When you lease a car you get scheduled maintenance, why not scheduled upgrades?Design devices to be upgraded rather than replaced and build a business around providing updates.
When the compressor on your refrigerator fails, you get it fixed. You don't just run to the store and buy a new one. We need to apply this to consumer electronics.
And let's face it. The basic form factors of laptops, smartphones and tablets don't change very quickly. The aesthetics of the cases may change, but not their
functions. Screens are already capable of providing so many pixels that our eyes can't see them. The physical interaction with the devices stays the same. It's the internal electronics that change rapidly.
It's time to move beyond planned obsolescence and move towards
innovative, strategically planned upgrades.
Let's make a new generation of consumer electronics designed for durability and updatability and build a business around keeping our customers up to date without wasting working parts. Products you will use for years. Some parts will come and go, but only the parts that need upgrading.
When new and better technology emerges, we charge to perform upgrades to existing hardware. The old parts are then recycled responsibly or reused if possible.
Whether you want to upgrade your internals, replace a cracked screen or transplant the internals to a new body,
everything in these devices can be disassembled and replaced without wasting the working parts. The design challenge will come from fitting new tech into the existing shells, but a little challenge never hurt anyone!
Machines could even be leased to users with planned upgrades along the way. This would ensure a steady revenue stream.
We need a set of design principles to guide us.
- Make every part modular. Every component should be replaceable on its own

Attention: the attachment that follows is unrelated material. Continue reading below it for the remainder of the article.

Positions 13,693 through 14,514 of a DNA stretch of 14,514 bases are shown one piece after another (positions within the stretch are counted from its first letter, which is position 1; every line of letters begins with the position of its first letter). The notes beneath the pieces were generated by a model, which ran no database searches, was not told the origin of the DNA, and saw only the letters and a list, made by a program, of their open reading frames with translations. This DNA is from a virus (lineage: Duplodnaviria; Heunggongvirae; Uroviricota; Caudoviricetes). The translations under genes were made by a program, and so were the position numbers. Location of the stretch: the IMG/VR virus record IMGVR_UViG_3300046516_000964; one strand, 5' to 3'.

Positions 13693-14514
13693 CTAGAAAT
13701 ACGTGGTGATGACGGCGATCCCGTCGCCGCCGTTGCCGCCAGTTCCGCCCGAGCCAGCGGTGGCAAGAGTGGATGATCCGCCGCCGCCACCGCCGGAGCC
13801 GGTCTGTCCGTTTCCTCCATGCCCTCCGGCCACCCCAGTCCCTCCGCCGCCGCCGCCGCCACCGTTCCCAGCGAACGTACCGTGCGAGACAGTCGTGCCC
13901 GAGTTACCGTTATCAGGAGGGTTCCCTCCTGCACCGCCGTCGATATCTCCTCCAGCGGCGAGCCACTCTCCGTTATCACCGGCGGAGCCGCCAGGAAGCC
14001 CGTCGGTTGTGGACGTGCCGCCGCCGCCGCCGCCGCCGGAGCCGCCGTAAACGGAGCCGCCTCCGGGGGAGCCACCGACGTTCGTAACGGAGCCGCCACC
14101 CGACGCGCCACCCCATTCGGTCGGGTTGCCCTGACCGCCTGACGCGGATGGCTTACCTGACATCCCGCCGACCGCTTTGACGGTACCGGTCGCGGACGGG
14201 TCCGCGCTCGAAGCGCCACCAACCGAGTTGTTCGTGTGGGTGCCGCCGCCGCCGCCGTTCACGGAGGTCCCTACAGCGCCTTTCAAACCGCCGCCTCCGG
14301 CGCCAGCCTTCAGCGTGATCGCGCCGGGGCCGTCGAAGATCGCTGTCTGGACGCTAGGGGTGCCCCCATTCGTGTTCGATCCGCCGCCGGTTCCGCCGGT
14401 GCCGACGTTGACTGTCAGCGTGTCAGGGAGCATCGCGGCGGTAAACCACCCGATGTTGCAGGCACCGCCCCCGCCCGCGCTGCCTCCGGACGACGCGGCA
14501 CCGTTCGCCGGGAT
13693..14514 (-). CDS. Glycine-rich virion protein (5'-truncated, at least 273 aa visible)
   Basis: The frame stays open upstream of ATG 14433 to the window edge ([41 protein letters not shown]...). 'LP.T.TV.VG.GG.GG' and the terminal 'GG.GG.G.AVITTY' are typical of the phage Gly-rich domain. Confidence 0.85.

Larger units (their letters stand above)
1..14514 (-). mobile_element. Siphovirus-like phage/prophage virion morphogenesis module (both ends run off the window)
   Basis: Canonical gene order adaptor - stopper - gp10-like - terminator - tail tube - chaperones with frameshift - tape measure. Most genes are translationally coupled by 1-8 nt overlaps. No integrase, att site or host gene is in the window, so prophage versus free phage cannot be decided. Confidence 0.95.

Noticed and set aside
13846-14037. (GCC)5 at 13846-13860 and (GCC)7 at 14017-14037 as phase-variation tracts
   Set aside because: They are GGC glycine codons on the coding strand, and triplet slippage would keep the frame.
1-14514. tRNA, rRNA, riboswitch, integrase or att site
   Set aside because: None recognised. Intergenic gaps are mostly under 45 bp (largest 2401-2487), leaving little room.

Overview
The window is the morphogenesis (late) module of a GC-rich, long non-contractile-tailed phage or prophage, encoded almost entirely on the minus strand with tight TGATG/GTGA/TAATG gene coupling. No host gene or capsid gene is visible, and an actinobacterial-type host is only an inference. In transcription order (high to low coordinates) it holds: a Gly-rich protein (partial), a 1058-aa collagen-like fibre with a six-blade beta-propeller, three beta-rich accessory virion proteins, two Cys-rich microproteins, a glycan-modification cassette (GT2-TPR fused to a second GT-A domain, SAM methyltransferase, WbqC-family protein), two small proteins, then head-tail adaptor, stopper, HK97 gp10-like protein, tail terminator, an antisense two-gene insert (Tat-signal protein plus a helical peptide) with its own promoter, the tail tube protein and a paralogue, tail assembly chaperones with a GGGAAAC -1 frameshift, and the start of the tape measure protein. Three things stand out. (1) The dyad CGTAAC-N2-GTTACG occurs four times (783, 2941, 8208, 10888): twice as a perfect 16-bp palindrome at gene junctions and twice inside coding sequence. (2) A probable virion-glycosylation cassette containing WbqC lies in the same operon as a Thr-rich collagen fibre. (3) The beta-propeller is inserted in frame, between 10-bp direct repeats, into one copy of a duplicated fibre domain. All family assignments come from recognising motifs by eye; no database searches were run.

- Leave room for new tech. Every logic board should have a few extra ports open for new tech not even dreamed of. Cases should leave a little extra room for it.
- Design software with older machines in mind. When you update your OS or your application, keep in mind how it will affect older hardware. Ensure that if it will slow things down to not force the update. If possible provided an alternative update that is optimized for older tech
The inspiration behind this idea:
The idea of planned obsolescence is sickening.
- You buy the "Best Thing Ever 1.0"
- You use it for a short amount of time, and love it.
- You see advertisements for the "Best Thing Ever 2.0"
- You realize that the "Best Thing Ever 1.0" is garbage and you need the "Best Thing Ever 2.0' or you won't be able to function!
- You discard last year's hunk-o-junk and head back to the store.
This doesn't always mean discarding the whole device. Power users with high end PCs replace parts constantly to refresh their machine and add newer features.
But, we aren't all tinkerers. We can't all open up our phones or computers and fiddle with confidence. That's where a new design philosophy steps in and brings with it a new business model.